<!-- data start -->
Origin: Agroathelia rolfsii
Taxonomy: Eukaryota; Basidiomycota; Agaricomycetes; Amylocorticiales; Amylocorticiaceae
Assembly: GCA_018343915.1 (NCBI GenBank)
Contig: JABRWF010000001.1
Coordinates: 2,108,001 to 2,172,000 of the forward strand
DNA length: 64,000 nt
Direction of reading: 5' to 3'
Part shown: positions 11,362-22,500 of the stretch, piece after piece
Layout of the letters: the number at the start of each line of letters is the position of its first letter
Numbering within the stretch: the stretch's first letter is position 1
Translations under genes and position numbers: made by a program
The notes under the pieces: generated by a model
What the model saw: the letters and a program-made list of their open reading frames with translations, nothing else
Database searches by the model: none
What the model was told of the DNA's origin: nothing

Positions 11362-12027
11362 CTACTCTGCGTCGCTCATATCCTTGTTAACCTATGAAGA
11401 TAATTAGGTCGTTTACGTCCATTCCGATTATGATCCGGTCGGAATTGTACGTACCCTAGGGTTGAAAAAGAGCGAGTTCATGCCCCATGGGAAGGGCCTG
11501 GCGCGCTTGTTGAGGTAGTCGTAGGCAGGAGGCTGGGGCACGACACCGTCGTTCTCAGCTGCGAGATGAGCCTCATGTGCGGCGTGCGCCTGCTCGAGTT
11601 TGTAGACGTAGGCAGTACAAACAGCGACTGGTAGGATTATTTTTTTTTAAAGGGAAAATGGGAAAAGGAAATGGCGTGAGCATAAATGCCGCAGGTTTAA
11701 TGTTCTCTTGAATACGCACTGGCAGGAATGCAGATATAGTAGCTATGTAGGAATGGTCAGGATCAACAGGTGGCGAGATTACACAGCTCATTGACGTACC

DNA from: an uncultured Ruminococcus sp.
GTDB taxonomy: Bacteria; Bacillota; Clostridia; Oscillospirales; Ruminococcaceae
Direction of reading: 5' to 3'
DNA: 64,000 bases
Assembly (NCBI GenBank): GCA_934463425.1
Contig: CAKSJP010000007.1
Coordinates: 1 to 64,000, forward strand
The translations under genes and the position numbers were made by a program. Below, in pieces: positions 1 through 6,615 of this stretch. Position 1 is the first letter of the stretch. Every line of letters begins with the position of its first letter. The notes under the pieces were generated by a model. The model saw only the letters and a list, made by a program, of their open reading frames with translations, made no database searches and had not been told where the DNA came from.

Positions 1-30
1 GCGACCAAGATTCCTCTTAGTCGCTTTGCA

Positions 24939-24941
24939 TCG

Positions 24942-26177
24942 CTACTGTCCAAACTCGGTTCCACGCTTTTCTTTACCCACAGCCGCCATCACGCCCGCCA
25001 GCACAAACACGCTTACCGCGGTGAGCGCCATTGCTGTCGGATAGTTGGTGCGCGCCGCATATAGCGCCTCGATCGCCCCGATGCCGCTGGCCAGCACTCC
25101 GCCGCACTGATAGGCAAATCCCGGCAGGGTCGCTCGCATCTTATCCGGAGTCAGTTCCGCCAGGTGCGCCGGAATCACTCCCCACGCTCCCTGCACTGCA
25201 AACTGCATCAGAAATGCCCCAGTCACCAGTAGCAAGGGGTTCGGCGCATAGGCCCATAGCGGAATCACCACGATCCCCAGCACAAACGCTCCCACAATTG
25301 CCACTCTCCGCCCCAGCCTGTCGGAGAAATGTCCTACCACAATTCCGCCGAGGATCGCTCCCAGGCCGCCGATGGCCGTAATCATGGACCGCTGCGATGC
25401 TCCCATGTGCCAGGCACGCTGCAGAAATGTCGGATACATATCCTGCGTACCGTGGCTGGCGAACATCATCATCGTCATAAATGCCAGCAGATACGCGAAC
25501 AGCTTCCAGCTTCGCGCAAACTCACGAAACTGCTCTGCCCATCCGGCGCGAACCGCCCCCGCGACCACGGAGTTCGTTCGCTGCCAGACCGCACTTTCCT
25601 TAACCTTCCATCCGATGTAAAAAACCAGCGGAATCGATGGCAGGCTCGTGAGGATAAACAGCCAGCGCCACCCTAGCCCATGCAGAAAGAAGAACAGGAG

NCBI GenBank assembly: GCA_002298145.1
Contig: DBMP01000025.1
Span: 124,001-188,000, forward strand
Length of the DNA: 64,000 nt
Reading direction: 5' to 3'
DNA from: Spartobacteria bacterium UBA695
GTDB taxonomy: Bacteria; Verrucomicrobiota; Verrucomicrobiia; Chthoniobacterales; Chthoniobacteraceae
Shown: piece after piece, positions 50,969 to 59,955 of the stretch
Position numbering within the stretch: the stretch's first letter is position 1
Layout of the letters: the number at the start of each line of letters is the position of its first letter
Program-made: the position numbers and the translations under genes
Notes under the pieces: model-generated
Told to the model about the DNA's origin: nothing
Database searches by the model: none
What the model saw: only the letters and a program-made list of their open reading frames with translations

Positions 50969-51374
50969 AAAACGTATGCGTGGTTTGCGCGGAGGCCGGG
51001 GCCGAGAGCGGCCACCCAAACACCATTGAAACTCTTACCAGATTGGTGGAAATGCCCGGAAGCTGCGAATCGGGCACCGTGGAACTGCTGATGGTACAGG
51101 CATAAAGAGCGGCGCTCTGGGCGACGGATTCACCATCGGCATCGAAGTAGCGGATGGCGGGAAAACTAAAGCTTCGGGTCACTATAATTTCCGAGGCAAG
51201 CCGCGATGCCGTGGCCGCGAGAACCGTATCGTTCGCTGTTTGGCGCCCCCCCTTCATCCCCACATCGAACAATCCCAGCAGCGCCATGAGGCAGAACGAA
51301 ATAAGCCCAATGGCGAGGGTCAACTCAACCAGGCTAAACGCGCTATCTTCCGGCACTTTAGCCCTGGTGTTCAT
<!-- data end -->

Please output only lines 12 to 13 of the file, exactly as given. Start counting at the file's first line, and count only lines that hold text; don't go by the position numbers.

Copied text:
The notes under the pieces: generated by a model
What the model saw: the letters and a program-made list of their open reading frames with translations, nothing else